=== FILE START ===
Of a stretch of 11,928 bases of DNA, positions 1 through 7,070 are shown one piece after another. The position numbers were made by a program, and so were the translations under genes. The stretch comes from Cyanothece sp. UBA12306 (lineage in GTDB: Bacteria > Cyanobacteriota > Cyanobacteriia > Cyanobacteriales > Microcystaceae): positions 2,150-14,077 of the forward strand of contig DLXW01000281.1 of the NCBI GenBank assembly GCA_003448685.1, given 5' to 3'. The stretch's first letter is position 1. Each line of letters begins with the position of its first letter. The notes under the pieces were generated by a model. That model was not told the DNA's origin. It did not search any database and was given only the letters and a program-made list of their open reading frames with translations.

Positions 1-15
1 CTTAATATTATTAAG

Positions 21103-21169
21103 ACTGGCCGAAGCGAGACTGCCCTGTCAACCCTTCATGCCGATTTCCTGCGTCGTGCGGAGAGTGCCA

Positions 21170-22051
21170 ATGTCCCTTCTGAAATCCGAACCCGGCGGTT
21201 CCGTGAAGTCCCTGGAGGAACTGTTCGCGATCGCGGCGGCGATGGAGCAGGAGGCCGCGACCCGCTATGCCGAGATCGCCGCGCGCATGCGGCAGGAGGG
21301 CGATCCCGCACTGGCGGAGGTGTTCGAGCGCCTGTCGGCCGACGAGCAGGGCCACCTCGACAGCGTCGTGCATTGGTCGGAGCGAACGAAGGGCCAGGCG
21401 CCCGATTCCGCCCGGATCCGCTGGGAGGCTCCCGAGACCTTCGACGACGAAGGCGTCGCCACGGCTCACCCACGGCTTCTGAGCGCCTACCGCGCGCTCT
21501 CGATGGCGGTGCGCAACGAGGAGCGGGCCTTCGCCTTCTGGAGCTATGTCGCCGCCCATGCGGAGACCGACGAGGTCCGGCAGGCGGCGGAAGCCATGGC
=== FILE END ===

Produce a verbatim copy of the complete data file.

Of a stretch of 11,928 bases of DNA, positions 1 through 7,070 are shown one piece after another. The position numbers were made by a program, and so were the translations under genes. The stretch comes from Cyanothece sp. UBA12306 (lineage in GTDB: Bacteria > Cyanobacteriota > Cyanobacteriia > Cyanobacteriales > Microcystaceae): positions 2,150-14,077 of the forward strand of contig DLXW01000281.1 of the NCBI GenBank assembly GCA_003448685.1, given 5' to 3'. The stretch's first letter is position 1. Each line of letters begins with the position of its first letter. The notes under the pieces were generated by a model. That model was not told the DNA's origin. It did not search any database and was given only the letters and a program-made list of their open reading frames with translations.

Positions 1-15
1 CTTAATATTATTAAG

Positions 21103-21169
21103 ACTGGCCGAAGCGAGACTGCCCTGTCAACCCTTCATGCCGATTTCCTGCGTCGTGCGGAGAGTGCCA

Positions 21170-22051
21170 ATGTCCCTTCTGAAATCCGAACCCGGCGGTT
21201 CCGTGAAGTCCCTGGAGGAACTGTTCGCGATCGCGGCGGCGATGGAGCAGGAGGCCGCGACCCGCTATGCCGAGATCGCCGCGCGCATGCGGCAGGAGGG
21301 CGATCCCGCACTGGCGGAGGTGTTCGAGCGCCTGTCGGCCGACGAGCAGGGCCACCTCGACAGCGTCGTGCATTGGTCGGAGCGAACGAAGGGCCAGGCG
21401 CCCGATTCCGCCCGGATCCGCTGGGAGGCTCCCGAGACCTTCGACGACGAAGGCGTCGCCACGGCTCACCCACGGCTTCTGAGCGCCTACCGCGCGCTCT
21501 CGATGGCGGTGCGCAACGAGGAGCGGGCCTTCGCCTTCTGGAGCTATGTCGCCGCCCATGCGGAGACCGACGAGGTCCGGCAGGCGGCGGAAGCCATGGC